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While dietary fat has been established as a risk factor for colorectal cancer (CRC), associations between fatty acids (FAs) and CRC have been inconsistent. Using Mendelian randomisation (MR), we sought to evaluate associations between polyunsaturated (PUFA), monounsaturated (MUFA) and saturated FAs (SFAs) and CRC risk.We analysed genotype data on 9254 CRC cases and 18,386 controls of European ancestry. Externally weighted polygenic risk scores were generated and used to evaluate associations with CRC per one standard deviation increase in genetically defined plasma FA levels.Risk reduction was observed for oleic and palmitoleic MUFAs (OROA = 0.77, 95% CI: 0.65-0.92, P = 3.9 × 10-3; ORPOA = 0.36, 95% CI: 0.15-0.84, P = 0.018). PUFAs linoleic and arachidonic acid had negative and positive associations with CRC respectively (ORLA = 0.95, 95% CI: 0.93-0.98, P = 3.7 × 10-4; ORAA = 1.05, 95% CI: 1.02-1.07, P = 1.7 × 10-4). The SFA stearic acid was associated with increased CRC risk (ORSA = 1.17, 95% CI: 1.01-1.35, P = 0.041).Results from our analysis are broadly consistent with a pro-inflammatory FA profile having a detrimental effect in terms of CRC risk.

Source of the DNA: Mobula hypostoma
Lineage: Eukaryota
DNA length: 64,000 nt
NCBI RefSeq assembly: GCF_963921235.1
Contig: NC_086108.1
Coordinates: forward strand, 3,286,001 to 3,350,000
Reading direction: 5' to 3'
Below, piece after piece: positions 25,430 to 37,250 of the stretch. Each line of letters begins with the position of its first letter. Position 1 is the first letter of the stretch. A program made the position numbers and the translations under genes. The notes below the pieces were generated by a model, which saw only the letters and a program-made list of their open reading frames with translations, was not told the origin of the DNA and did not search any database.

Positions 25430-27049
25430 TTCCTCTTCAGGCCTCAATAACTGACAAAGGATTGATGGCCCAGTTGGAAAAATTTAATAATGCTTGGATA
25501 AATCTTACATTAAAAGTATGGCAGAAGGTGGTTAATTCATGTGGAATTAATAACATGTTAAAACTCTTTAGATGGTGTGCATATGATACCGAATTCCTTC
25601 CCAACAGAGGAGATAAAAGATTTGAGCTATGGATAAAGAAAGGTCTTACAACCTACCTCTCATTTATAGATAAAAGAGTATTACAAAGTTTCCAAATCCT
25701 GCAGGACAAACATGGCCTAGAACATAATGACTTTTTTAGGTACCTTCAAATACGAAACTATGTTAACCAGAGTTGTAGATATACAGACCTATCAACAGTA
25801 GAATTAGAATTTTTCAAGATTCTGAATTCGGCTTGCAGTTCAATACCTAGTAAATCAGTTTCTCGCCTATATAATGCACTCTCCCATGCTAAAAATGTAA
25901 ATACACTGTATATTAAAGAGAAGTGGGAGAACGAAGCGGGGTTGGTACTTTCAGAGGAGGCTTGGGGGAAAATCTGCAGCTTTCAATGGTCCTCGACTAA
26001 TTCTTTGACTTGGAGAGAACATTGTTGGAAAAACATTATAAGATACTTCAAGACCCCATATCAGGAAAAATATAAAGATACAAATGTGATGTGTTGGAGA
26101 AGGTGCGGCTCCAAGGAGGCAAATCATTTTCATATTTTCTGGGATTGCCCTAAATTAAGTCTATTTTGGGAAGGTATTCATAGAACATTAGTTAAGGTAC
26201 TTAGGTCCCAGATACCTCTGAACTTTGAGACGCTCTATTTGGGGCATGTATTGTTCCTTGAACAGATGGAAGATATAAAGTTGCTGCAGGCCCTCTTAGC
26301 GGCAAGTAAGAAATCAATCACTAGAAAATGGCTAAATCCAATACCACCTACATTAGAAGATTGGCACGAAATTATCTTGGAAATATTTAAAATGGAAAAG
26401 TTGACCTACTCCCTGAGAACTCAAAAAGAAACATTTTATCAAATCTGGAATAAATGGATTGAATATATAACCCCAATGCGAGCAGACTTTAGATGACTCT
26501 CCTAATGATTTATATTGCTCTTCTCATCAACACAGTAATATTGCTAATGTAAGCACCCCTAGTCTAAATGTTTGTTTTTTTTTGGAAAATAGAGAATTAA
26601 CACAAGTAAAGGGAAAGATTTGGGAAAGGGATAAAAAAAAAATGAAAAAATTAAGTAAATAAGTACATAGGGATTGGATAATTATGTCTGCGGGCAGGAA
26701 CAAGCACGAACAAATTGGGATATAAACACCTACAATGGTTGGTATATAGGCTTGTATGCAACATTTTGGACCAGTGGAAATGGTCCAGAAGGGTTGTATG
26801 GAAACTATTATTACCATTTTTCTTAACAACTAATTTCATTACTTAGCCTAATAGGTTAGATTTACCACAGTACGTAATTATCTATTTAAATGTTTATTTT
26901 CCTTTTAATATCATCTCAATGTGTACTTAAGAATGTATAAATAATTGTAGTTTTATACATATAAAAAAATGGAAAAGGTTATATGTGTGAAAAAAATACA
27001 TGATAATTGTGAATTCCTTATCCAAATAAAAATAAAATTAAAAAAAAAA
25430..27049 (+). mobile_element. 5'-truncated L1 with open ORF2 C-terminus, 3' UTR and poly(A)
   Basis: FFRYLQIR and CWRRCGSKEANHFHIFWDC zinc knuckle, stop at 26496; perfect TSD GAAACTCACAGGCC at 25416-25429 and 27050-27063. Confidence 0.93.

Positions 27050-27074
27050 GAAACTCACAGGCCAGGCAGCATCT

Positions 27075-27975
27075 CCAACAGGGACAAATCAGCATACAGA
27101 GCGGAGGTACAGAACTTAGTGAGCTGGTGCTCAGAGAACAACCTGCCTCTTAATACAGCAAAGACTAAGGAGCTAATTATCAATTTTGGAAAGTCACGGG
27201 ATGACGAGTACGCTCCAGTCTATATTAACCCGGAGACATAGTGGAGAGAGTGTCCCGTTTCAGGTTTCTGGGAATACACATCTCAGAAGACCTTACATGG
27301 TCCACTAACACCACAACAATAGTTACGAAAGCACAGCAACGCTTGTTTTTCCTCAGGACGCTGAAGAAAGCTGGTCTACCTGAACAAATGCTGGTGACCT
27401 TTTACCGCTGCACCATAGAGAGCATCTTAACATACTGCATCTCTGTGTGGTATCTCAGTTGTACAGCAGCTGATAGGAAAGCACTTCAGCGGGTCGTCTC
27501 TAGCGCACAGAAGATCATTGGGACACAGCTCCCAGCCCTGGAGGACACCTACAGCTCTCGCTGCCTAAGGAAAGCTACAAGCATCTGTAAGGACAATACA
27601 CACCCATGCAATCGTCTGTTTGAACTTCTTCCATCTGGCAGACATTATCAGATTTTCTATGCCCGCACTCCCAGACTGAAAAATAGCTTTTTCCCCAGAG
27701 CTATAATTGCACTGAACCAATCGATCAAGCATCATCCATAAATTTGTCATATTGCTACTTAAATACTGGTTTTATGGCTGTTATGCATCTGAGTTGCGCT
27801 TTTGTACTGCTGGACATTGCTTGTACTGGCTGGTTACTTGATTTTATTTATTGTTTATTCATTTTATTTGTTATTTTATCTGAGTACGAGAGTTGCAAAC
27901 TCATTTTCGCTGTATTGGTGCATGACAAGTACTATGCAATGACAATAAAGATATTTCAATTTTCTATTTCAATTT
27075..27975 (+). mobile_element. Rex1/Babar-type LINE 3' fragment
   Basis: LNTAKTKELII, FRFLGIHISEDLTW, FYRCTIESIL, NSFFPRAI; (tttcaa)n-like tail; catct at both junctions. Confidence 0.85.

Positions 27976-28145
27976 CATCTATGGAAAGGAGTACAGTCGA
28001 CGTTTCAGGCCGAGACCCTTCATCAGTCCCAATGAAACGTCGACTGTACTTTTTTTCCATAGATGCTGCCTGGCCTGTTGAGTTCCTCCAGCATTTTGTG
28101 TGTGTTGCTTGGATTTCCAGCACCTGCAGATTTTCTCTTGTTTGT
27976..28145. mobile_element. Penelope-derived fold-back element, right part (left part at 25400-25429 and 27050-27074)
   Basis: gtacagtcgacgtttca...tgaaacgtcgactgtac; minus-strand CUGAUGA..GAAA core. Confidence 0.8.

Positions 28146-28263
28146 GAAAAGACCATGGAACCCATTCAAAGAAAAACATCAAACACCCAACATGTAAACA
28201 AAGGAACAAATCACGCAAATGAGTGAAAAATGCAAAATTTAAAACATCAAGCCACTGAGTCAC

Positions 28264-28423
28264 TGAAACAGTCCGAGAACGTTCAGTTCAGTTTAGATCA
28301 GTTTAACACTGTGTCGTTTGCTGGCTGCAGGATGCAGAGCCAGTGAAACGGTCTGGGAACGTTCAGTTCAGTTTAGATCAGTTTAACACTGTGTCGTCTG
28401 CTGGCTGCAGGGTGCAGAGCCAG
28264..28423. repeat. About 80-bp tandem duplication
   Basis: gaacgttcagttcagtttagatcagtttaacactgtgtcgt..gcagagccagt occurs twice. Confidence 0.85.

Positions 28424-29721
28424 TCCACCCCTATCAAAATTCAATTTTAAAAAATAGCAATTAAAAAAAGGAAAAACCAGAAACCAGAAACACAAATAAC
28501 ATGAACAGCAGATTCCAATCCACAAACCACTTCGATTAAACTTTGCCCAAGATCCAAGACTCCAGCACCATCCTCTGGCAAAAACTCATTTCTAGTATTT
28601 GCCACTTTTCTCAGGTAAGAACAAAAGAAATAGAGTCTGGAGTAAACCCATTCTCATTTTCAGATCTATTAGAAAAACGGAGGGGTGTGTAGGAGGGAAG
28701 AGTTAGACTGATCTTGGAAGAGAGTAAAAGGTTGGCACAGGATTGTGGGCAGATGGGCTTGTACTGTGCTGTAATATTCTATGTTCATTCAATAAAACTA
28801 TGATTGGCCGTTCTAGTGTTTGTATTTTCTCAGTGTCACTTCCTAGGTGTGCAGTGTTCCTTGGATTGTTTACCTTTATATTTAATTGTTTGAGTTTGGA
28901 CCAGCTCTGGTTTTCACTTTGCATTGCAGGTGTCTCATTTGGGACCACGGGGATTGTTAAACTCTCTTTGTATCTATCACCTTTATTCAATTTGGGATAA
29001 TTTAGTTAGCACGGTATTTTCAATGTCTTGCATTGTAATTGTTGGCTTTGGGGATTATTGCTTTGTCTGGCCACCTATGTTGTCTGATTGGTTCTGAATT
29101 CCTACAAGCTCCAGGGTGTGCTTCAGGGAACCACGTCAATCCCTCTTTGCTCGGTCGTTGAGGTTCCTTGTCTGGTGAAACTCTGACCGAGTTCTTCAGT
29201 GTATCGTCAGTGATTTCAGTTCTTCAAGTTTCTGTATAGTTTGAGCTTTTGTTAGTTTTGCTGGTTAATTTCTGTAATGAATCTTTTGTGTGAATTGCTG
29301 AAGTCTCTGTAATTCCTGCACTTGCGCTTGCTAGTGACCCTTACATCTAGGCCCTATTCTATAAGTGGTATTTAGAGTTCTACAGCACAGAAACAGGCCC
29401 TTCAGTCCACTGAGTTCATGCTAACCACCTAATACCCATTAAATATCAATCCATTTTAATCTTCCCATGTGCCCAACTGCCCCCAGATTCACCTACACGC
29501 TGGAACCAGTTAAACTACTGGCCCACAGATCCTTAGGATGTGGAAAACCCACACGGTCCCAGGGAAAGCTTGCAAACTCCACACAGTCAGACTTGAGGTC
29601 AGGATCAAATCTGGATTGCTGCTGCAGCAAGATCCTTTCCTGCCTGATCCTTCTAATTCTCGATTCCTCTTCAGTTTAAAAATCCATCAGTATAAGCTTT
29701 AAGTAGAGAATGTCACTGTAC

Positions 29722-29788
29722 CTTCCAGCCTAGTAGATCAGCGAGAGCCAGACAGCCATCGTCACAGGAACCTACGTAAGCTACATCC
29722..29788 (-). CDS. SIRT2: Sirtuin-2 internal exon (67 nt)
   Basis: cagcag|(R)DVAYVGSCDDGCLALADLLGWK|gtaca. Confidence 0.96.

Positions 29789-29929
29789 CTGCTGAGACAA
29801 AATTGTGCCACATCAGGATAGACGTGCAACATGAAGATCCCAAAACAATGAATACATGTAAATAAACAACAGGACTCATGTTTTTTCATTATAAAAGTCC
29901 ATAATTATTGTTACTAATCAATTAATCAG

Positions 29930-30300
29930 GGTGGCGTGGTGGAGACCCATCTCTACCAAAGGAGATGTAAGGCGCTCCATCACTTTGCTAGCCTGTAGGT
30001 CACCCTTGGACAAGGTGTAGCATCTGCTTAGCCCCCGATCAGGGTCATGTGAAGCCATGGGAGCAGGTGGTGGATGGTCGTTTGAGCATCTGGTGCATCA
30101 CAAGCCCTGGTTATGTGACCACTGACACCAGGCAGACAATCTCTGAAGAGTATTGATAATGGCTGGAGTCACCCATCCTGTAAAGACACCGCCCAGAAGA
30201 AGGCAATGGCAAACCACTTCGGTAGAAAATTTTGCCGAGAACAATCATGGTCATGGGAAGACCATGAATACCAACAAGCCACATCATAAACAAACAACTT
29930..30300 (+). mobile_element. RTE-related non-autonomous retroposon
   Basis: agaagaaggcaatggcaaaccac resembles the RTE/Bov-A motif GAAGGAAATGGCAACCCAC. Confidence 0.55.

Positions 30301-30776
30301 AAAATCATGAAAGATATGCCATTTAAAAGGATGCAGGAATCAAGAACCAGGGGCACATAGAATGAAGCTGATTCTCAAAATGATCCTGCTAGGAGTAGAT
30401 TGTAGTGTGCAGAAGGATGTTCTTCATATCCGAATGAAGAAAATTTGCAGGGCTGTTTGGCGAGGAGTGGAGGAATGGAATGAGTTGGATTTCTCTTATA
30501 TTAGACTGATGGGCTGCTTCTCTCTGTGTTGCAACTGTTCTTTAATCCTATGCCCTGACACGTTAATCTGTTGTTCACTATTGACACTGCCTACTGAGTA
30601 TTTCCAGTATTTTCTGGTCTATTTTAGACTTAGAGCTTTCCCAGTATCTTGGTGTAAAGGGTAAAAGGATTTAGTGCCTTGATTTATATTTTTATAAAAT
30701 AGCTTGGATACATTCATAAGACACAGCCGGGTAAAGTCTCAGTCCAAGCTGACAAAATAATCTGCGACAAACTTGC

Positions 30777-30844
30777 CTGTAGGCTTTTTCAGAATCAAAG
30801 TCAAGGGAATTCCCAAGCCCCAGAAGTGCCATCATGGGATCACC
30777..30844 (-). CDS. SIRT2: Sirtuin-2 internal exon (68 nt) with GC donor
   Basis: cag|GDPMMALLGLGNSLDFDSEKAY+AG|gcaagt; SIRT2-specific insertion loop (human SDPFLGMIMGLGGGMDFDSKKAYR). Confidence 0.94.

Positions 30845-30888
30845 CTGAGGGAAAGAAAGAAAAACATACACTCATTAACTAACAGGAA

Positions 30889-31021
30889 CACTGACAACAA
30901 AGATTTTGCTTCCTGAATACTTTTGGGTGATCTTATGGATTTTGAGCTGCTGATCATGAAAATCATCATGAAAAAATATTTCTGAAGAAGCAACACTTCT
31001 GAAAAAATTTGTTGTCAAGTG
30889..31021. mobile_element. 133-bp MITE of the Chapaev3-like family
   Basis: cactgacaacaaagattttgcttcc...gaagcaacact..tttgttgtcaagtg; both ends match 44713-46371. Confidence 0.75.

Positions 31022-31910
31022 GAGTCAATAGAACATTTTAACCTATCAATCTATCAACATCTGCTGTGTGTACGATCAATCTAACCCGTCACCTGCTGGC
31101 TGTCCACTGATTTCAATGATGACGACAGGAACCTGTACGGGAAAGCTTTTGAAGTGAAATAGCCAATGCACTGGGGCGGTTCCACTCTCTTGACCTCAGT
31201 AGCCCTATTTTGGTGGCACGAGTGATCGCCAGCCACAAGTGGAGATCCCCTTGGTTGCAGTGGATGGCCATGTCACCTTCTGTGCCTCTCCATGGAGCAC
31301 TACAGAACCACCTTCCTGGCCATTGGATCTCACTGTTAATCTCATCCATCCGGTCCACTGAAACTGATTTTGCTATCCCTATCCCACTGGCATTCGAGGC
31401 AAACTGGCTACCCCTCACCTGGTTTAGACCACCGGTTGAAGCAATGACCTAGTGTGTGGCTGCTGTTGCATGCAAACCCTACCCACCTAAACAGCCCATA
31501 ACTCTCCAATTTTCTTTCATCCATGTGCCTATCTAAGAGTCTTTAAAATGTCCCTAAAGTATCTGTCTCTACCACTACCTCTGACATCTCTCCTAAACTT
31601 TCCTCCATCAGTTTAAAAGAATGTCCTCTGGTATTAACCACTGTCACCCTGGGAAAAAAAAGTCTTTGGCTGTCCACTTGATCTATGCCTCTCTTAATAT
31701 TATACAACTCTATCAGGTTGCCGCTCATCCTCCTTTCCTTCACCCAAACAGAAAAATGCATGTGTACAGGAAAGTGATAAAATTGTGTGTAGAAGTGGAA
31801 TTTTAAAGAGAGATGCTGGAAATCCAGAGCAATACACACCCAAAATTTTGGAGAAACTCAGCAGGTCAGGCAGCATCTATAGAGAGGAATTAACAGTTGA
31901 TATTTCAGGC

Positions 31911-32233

Original publication




Journal article


European journal of cancer (Oxford, England : 1990)

Publication Date





228 - 238


Division of Genetics and Epidemiology, The Institute of Cancer Research, London, SW7 3RP, UK.


Humans, Colorectal Neoplasms, Genetic Predisposition to Disease, Fatty Acids, Inflammation Mediators, Diet, Odds Ratio, Risk Assessment, Risk Factors, Case-Control Studies, Risk Reduction Behavior, Diet, Mediterranean, Phenotype, Polymorphism, Single Nucleotide, European Continental Ancestry Group, Genome-Wide Association Study, Mendelian Randomization Analysis, Gene-Environment Interaction, Protective Factors, Biomarkers, Tumor, Healthy Diet